I well know that RXB offers this feature but even if at a time I was tempted by this (however good) language, I finally never used it. For my own use the lack of being able to compile programs, like XB256/XB compile do very fine, makes forget all the features RXB offers.

Just that you should try something before you poo poo on it!

Do you have any way to load 32Meg of Assembly or anything on SAMS so easy?

I will wait to see something so easy to use compiled or not.

 

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You disappoint me. I often said that RXB was a good language but it doesn't corresponds to my needs. Please, accept it and don't make me say what I never  said.

 

 

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23 minutes ago, fabrice montupet said:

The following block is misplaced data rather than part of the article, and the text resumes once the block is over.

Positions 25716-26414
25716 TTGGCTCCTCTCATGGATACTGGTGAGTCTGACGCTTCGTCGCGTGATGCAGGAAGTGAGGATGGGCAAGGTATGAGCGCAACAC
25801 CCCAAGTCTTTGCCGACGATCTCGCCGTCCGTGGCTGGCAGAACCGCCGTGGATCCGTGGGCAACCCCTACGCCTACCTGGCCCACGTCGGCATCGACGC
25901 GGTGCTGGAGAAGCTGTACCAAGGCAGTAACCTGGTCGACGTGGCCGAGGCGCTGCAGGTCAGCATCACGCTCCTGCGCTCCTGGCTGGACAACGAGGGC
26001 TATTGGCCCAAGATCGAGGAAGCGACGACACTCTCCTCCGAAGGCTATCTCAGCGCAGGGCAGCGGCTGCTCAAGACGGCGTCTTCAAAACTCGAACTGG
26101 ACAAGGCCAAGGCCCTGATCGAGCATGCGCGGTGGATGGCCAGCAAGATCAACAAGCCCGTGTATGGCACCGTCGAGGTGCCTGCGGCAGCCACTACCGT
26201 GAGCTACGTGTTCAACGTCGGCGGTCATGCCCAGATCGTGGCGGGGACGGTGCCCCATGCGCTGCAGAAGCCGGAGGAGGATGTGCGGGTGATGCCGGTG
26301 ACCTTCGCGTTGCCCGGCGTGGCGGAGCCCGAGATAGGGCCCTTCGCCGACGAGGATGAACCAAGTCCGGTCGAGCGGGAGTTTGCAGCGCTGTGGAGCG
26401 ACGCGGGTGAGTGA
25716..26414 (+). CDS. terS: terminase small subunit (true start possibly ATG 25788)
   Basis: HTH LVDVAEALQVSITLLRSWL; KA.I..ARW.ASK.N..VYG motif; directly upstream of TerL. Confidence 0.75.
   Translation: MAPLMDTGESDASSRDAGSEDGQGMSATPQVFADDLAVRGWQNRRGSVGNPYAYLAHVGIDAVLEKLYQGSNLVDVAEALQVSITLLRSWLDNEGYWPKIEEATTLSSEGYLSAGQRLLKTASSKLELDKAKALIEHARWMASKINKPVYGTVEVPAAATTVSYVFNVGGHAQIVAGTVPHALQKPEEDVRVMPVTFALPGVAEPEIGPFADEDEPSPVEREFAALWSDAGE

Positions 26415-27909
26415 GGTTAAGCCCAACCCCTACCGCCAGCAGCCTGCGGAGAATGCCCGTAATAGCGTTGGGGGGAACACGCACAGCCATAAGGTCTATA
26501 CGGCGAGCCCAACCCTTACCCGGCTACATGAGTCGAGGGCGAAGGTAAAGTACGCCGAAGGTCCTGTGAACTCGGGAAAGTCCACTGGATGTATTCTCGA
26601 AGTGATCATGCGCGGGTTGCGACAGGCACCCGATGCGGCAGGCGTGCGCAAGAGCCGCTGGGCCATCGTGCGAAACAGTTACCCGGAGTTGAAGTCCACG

You disappoint me. I often said that RXB was a good language but it doesn't corresponds to my needs. Please, accept it and don't make me say what I never  said.

 

 

RXB is just XB with added routines, and not hard to add RXB CALL SAMS to XB 110 and I provide the source code in GPL and Assembly to do so in RXB for years now.

I just ask that you give credit to me for what I have done and you can use my GPL routines for your own version of XB with SAMS support.

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I asked if someone is currently developing assembly routines that support SAMS under TI Extended Basic that will can be compiled with the compiler embedded with XB256.  I never said that I will develop such routines.

 

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11 minutes ago, fabrice montupet said: